Moshe Arens, a former three-time Defense Minister and Foreign Minister, will be the Guest of Honor at a memorial ceremony honoring the late Maj.-Gen. Orde Wingate of the British Army in Mandatory Palestine. 

The ceremony will take place on Tuesday afternoon at 2 PM, at the Ammunition Hill Museum in Jerusalem.

Wingate died 65 years ago today, on March 24, 1944. He is known in Israel as HaYedid, the friend, because of his devotion to the Jewish People and Zionism. This was a product of his upbringing in the Christian “Plymouth Brethren” movement, which believed strongly that the Jews must return to Israel. He carried a Bible with him at all times.

Wingate arrived in Palestine in 1936 as a British Captain in military intelligence. He quickly became known as somewhat of a curiosity for his appreciation and sympathy for the Jews; he himself later said that most British officers “disliked” them.

In light of the ongoing Arab intifiada campaign of riots, massacres and attacks organized against the Jews by Grand Mufti Hajj Amin Al Husseini, Wingate initiated a plan to fight back and deter the Arab attacks. In 1938, he submitted a report entitled, "Secret Appreciation of Possibilities of Night Movements by Armed Forces of the Crown - With Object of Putting an end to Terrorism in Northern Palestine." This plan became the basis for the British Special Night Squads (SNS).

The SNS was based primarily in Ein Harod in the Jezreel Valley – mainly because Wingate’s favorite Biblical figure, Gideon, had hand-picked a small army there with which he defeated a large Midianite enemy force.

The Wingate Strategy

Wingate’s strategy, later used in several important World War II battles, was to “carry the offensive to the enemy,” ambushing Arab saboteurs behind Arab lines and raiding border villages used as bases by the Mufti’s men. His methods and missions were generally crowned with success.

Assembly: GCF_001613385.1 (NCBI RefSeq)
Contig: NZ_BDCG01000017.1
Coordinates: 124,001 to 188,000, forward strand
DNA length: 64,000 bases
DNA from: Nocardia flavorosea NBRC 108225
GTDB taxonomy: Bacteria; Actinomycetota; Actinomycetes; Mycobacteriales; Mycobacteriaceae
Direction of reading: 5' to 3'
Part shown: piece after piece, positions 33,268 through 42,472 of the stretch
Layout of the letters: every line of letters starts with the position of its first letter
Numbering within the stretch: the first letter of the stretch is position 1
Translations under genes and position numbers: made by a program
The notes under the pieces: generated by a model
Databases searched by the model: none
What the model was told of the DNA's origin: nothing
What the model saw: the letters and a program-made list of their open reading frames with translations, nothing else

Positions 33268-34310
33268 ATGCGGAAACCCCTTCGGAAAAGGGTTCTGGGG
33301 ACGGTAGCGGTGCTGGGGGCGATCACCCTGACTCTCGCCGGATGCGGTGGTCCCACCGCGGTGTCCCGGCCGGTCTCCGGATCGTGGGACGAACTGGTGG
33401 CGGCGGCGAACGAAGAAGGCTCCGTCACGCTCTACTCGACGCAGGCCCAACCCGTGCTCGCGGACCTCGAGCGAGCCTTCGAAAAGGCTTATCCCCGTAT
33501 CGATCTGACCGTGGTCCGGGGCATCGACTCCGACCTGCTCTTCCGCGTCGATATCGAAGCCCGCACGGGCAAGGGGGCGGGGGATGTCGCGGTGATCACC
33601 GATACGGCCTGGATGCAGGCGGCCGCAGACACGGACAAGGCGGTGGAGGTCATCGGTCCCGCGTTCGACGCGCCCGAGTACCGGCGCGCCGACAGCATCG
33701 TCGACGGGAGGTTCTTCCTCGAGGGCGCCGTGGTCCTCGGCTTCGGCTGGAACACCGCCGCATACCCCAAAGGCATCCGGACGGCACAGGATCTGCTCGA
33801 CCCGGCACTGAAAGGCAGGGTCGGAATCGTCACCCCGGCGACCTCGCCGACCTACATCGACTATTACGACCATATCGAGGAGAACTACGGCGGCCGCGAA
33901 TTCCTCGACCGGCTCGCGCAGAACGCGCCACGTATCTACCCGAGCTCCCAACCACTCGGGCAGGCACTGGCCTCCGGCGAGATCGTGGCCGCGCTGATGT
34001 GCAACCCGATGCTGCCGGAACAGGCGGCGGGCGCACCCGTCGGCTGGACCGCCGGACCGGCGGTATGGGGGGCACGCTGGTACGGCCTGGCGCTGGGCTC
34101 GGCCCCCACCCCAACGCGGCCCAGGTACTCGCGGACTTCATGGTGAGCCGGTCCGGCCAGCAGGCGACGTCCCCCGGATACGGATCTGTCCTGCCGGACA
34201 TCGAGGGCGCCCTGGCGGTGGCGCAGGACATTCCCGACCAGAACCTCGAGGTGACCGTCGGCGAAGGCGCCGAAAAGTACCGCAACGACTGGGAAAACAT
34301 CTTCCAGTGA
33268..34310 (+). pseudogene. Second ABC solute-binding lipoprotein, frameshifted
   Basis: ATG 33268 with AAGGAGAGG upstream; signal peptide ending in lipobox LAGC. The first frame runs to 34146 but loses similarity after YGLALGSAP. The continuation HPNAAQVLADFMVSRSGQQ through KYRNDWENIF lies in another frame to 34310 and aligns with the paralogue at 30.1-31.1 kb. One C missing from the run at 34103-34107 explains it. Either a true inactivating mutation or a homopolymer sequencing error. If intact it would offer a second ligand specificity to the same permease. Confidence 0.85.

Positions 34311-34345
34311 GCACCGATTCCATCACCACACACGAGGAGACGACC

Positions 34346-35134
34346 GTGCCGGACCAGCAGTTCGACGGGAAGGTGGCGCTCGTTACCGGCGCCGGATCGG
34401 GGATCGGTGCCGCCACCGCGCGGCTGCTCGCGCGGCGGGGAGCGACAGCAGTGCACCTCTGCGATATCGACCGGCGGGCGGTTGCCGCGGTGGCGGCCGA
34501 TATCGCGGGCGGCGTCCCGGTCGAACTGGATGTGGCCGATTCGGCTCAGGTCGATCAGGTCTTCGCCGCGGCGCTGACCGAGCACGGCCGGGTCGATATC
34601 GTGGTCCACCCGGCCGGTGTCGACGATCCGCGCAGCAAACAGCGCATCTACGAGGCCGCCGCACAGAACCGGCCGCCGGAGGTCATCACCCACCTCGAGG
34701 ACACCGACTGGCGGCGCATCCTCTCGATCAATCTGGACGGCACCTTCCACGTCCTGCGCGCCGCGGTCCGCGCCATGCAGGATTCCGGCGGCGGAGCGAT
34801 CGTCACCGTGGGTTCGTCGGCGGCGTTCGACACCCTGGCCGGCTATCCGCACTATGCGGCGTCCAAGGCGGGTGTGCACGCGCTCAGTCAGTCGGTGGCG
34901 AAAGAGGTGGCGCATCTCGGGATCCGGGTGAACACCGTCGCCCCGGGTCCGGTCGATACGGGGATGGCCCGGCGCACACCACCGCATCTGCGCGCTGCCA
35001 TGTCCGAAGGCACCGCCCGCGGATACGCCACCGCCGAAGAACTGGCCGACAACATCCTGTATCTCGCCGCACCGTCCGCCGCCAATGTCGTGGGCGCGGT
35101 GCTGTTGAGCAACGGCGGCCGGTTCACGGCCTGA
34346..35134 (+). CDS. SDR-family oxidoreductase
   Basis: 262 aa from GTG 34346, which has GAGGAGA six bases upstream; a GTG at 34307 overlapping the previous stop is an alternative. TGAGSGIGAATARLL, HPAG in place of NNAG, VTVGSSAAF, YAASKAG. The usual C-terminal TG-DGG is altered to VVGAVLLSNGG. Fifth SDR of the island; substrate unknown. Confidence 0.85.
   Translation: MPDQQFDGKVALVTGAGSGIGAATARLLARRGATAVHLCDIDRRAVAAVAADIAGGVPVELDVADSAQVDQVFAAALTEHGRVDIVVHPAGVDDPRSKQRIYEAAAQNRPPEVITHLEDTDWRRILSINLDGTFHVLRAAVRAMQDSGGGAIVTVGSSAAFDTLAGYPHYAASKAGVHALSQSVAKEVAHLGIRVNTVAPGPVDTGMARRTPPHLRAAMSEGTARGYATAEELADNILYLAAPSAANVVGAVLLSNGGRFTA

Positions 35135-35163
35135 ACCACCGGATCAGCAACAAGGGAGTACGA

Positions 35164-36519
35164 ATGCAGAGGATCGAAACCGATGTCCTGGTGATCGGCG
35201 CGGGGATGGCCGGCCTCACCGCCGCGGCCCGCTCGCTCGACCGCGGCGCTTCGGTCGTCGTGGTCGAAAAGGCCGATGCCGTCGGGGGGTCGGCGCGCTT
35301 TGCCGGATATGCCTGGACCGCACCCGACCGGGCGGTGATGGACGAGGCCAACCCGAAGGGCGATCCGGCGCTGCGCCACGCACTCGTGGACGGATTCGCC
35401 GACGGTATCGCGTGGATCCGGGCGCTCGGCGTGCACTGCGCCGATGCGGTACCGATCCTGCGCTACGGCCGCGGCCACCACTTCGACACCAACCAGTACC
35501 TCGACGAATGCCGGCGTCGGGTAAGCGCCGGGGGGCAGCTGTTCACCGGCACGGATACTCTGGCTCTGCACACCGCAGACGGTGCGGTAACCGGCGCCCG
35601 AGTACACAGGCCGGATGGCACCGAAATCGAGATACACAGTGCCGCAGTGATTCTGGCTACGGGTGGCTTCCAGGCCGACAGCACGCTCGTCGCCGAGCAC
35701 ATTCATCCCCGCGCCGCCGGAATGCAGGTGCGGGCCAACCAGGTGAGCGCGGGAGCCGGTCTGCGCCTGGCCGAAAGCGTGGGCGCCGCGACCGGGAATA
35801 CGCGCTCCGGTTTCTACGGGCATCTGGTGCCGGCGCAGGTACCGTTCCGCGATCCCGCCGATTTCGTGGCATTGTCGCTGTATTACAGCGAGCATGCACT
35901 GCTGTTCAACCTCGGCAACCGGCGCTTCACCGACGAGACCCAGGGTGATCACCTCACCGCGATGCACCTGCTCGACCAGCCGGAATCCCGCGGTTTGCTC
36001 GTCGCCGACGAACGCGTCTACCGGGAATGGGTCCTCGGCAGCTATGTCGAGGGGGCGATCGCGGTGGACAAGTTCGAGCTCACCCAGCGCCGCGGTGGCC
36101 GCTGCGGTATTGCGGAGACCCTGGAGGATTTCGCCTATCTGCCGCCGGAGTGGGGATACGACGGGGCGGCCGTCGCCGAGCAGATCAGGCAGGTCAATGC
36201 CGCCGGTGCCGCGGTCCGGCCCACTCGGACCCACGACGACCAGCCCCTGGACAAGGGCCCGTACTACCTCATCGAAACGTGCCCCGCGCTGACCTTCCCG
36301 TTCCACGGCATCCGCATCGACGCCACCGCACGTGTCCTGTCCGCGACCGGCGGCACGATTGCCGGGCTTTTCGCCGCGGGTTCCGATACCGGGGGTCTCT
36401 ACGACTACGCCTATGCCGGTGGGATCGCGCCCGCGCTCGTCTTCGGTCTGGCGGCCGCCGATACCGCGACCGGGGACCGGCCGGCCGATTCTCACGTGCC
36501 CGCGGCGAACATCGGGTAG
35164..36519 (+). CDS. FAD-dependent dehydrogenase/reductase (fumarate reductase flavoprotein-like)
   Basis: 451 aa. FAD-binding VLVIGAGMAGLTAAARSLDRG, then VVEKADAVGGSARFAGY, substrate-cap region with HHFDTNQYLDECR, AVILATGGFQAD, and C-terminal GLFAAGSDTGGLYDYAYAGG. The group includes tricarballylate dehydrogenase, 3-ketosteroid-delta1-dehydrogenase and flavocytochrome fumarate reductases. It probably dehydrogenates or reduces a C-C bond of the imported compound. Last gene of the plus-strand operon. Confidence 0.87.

Wingate’s British forces worked together with the Haganah to fight the Arabs. Haganah commander Yitzhak Sadeh later said, "For some time we did the same things as Wingate, but on a smaller scale and with less skill. We followed parallel paths, until he came to us, and in him we found our leader." 

Wingate’s personality and military genius made a profound impact on the Jewish defense forces in the 1930’s, and these in turn became the basis for today’s Israel Defense Forces. His contribution to Jewish defense in the Land of Israel is considered enormous.

No Entry to Palestine

His pro-Jewish positions ultimately led to his undoing, and his political enemies managed to have him transferred back to Britain in 1939; his passport was stamped, “No Entry to Palestine.”  After leading World War II battles in Sudan, Ethiopia, India and Burma, and after being promoted to the rank of acting Maj.-Gen., he was killed in a plane crash behind Japanese lines in Burma. 

General William Slim, who commanded the British 14th Army, wrote that Wingate was a “man of genius… a truly dynamic leader who combined vision and action, one of the few men in this war who was irreplaceable, who designed, raised, trained, and inspired his force, and placed it in the enemy's vitals.”

Wingate and others who died in the air crash were ultimately buried in Arlington National Cemetery in Washington.  A memorial was erected to him in Britain, and The Wingate Institute in Netanya, Israel's National Center for Physical Education and Sport, is named for him. In addition, the Israeli youth village Yemin Orde was named for Wingate; founded in 1953 to accommodate Holocaust orphans and immigrant children, it is today home to more than 500 children from around the world.